We’re still not 100% decided on what to plant here, but we do know what’s going next to it.

The poppies we planted last year really struggled in the drought and heat waves, but we were still able to harvest some dried pods for their seeds. I’d just put them into a Solo cup and left them in the sun room all winter. This morning, I broke open the pods, and these are all the seeds that were in them. Not a lot, but enough to sow. Watching the seeds as they came out of the different pods, I’ve no doubt that some of the seeds were immature and are probably not going to germinate, but there are some that look good. It should be interesting to see how they do!

This is where we’d sowed the poppies last year. Seeds had fallen and scattered there last year, but I couldn’t tell if anything was germinating. Just in case, I didn’t try to dig up the crab grass or do any weeding. I loosened the surface soil up with a rake, scattered all the seeds evenly, then used the rake again to cover them. I didn’t bother watering them, since we’re expecting rain. We did buy a different variety of bread poppy seeds for this year, which will be planted well away from this area, to avoid cross pollination.

Our very first direct sown seeds of the year! Not what I’d intended, but I’ll take it!

The timing was perfect for finishing this and putting things away, as that’s when my timer went off. All the transplants went back inside. Taking them out gave me a chance to re-arrange things, too. The seed trays that are just starting to germinate are now closest to the west window. The bins with the shortest plants all went into the plant shelf in the south window, and the mini-greenhouse frame by the other west window. As bins were being returned to the platform with the seed trays, they were arranged with the shortest plants by the seed trays, working up to the tallest at the opposite end. This way, the bin that has supports for the Canteen gourds to climb is now no longer behind the shop light!

There was one down side to all this outdoor work, though.

As I was putting the bins and trays back into the sun room, I saw Junk Pile cat going through the old kitchen garden, carrying a kitten. She was taking them away from the cats’ house, heading somewhere to the north side of the house.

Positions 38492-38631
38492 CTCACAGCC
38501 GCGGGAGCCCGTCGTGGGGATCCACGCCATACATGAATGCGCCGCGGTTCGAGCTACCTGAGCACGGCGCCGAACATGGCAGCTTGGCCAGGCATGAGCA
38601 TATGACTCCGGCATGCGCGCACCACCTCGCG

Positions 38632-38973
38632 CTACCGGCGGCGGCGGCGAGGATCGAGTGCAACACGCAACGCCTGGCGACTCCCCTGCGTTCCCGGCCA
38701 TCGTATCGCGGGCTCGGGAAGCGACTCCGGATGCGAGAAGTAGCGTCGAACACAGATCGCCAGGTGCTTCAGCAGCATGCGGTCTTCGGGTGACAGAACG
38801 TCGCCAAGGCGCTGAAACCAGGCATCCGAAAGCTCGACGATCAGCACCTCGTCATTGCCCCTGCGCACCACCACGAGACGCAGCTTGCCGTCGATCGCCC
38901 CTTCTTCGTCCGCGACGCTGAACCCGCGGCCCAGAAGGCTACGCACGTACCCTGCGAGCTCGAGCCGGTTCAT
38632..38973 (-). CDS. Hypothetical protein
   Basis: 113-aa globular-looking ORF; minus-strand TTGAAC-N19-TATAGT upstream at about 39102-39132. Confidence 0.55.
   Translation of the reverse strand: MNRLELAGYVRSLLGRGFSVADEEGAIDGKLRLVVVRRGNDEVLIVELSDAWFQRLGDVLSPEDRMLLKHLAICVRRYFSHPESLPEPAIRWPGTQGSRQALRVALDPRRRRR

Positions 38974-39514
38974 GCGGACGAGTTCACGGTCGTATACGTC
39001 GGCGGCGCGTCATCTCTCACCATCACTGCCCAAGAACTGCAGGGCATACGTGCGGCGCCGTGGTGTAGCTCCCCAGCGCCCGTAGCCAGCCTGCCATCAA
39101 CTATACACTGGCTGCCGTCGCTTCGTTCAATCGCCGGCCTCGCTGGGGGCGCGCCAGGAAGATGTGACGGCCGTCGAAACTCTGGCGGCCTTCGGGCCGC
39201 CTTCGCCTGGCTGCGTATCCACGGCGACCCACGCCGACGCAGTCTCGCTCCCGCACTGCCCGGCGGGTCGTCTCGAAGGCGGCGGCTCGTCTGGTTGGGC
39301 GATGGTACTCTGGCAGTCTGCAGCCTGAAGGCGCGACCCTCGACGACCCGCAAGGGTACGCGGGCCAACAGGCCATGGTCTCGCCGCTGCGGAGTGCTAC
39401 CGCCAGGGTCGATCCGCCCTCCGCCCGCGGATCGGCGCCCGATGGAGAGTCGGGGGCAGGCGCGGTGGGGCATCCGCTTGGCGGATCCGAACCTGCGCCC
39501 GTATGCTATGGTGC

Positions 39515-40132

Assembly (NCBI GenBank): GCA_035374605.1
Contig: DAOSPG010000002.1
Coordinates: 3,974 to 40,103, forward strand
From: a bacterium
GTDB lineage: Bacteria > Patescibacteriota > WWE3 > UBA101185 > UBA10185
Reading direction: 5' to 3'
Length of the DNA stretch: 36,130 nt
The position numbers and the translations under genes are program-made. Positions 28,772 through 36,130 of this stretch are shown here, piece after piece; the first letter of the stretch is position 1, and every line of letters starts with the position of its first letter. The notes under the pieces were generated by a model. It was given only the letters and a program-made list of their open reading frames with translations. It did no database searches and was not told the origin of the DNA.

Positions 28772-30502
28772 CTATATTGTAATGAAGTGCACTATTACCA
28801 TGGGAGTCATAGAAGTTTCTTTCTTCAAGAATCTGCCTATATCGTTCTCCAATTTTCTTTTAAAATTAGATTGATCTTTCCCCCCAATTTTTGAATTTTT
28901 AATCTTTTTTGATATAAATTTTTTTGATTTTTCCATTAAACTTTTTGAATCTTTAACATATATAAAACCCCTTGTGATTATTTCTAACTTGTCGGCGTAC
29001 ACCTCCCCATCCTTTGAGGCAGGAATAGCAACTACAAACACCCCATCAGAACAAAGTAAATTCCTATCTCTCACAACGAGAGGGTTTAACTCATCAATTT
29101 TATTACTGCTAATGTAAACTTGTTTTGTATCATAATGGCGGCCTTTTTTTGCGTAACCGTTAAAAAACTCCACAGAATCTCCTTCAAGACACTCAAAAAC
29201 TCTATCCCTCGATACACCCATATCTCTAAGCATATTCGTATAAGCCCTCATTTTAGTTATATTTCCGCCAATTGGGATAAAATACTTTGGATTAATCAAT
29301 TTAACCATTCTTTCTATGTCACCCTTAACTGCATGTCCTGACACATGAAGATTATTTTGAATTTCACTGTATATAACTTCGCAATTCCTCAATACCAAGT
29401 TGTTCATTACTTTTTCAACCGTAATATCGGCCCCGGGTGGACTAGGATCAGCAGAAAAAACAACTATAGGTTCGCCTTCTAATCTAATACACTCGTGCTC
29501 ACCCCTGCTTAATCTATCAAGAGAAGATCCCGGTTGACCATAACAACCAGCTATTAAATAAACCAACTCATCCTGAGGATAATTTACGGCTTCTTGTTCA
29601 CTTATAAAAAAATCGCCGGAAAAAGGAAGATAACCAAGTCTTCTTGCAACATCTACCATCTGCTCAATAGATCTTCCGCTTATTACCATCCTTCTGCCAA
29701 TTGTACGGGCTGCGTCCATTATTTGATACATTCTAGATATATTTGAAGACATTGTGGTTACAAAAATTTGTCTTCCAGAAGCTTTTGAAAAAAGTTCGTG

When I went out for the next trays, I saw… Junk Pile cat… coming from the south. Which meant the cat I thought was Junk Pile was actually the other mamma using the cats’ house. Not long after, I saw Junk Pile carrying a kitten and taking it to the big branch pile in the outer yard. I was afraid of this. With all the traffic and commotion so close to the cats’ house, the kittens got moved to someplace quieter. *sigh* That’s going to make it much harder to socialize them! It’s too bad the mamas are separate now. They were always snuggled together with their babies in there. Ah, well. It is what it is.

Now that we’ve got the set up done, the transplants will go outside every day – weather willing – for about an hour longer, each time. By the time we pass our last frost date on June 2, they will be good and ready to be outside permanently.

Until then, we can keep working on getting the cool climate seeds direct sown.

It feels so good to finally be getting seeds in the ground!

The Re-Farmer

Our 2021 garden; more firsts – and SO many kittens!

While heading out to do my evening rounds yesterday, I topped up the cat kibble – and got invaded by kittens!

There is only one adult cat in the kibble house in the above photo, plus Rosencrantz and her two are at their private dining area under the shrine.

All three litters of kittens were running all over the yard, playing with each other! The fact that most of them stayed to eat while I took photos – even with zoom – is very encouraging. 🙂 It will be good for them to get used to each other, since we can expect them all to be using the cat shelter over the winter.

While checking the garden beds, the girls gave me a hand moving one of the mesh covers so we could collect our very first chard leaves!

These are the Bright Lights chard, with their brilliant colours.

In the other bed where we had planted chard and radishes, only a single chard plant has survived the grasshoppers, and it’s pretty small, still.

Here we have the largest of the developing Hopi Black Dye sunflower heads. These are the ones that were direct sown after last frost.

This morning, I found this.

This is another Hopi Black Dye sunflower, from the row of transplants. These are the ones that did not germinate until after the others were direct sown, so they were much smaller and further behind. Then they had their tops chomped off by deer. Yet here they are, spindly and barely knee high, yet the seed heads are starting to open before the big ones!!

Speaking of seed heads…

I collected the driest of the poppy pods. I was a bit concerned that the rain and humidity would create a mold issue, so they are now in the sun room. As you can see, some of them are even dropping seeds!